The far-right is expected to win Italy’s election in Rome’s biggest political shift for decades

Atmosphere during Giorgia Meloni’s rally in Cagliari to launch her campaign for Italy’s next general election at Cagliari on September 02, 2022 in Cagliari, Italy. Italians head to the polls for general elections on September 25, 2022.

Emanuele Perrone | Getty Images News | Getty Images

Italy’s voters head to the polls on Sunday in a snap general election that is likely to see a government led by a far-right party come to power, marking a massive political shift for a country already dealing with ongoing economic and political instability.

Polls prior to Sept. 9 (when a blackout period began) showed a right-wing coalition easily winning a majority of the seats in the slimmed-down lower and upper houses of parliament.

The coalition is led by Giorgia Meloni’s far-right Fratelli d’Italia (Brothers of Italy), and includes three other right-leaning parties: Lega, under Matteo Salvini, Silvio Berlusconi’s Forza Italia and a more minor coalition partner, Noi Moderati.

The Brothers of Italy party stands out from the crowd and is expected to gain the largest share of the vote for a single party. It’s been getting almost 25% of the vote, according to poll aggregator Politiche 2022, far ahead of its nearest right-wing ally Lega, which is expected to get around 12% of the vote.

Giorgia Meloni, leader of the right-wing party Fratelli d’Italia (Brothers of Italy) holds a giant Italian national flag during a political rally on February 24, 2018 in Milan, Italy.

Emanuele Cremaschi | Getty Images

On the center-left, the Democratic Party led by former Prime Minister Enrico Letta is seen gaining around 21% and its coalition partners (the Green and Left Alliance, More Europe and Civic Commitment) are all expected to gain very low single-digit shares of the vote.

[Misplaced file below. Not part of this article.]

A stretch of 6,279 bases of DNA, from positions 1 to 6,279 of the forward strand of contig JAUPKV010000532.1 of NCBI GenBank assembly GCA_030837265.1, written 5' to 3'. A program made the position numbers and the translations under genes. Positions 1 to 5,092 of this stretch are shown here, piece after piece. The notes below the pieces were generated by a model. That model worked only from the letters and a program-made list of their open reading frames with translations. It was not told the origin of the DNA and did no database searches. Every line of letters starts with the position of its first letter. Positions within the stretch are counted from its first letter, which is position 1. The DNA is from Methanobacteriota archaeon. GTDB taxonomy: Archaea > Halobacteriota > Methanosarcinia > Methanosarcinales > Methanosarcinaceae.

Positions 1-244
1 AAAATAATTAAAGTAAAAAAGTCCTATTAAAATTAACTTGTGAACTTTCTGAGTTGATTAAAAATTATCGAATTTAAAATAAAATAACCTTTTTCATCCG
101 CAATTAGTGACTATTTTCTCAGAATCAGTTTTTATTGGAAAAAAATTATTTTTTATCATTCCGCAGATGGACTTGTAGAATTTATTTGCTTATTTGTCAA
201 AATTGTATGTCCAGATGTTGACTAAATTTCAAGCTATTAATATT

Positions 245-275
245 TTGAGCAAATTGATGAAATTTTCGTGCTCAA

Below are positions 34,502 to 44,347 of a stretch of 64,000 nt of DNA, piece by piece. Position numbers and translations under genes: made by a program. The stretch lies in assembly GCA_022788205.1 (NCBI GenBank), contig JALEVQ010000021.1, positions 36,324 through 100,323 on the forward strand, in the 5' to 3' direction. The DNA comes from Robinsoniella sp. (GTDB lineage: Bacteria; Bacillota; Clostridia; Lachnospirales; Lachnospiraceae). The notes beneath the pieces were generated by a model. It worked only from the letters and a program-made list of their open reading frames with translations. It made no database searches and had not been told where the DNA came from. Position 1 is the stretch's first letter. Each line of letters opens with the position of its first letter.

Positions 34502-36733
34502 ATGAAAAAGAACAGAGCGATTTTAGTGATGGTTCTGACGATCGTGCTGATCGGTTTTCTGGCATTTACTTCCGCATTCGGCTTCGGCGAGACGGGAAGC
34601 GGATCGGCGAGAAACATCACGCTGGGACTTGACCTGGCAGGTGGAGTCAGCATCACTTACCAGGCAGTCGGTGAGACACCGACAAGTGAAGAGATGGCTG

The snap election follows the resignation of Prime Minister Mario Draghi in July, after he failed to unite a fractious political coalition behind his economic policies.

Who are ‘Brothers of Italy?’

An election win by Fratelli d’Italia could see the party’s leader, Giorgia Meloni, become Italy’s first female prime minister. She would also be the first far-right leader since Benito Mussolini’s rise to power in Italy one hundred years ago.

Carlo Ciccioli, Fratelli d’Italia’s president in an eastern Italian region of Le Marche, told CNBC that the party’s meteoric rise in popularity had “spread to the rest of Italy,” and that the party was ready to govern.

“At this moment, we’re likely to be the largest party in the country — which can only be confirmed by the vote on Sunday, not any polls. Why do I think Fratelli d’Italia will make it? Because our leadership is one of substance. Giorgia Meloni is prepared both culturally and politically,” he told CNBC’s Joumanna Bercetche.

The Fratelli d’Italia party was created in 2012, but has its roots in Italy’s 20th century neo-fascist movement that emerged after the death of fascist leader Mussolini in 1945.

After various iterations, a group including Giorgia Meloni split from Berlusconi’s People of Freedom (or PdL) party to launch Fratelli d’Italia. Its name refers to the first words in Italy’s national anthem.

The party has grown in popularity since then and has now overtaken populist party Lega, having chimed with sections of the public who are concerned about immigration (Italy is the destination for many migrant boats crossing the Mediterranean), the country’s relationship with the EU and the economy.

Analysts say another reason for the party’s popularity was its decision not to participate in Draghi’s recent broad-based coalition. This distinguished Meloni “as an outsider within the political system and gaining more media visibility as the only opposition figure,” Teneo risk consultancy’s Co-President Wolfango Piccoli said in a recent note.

Roots and policies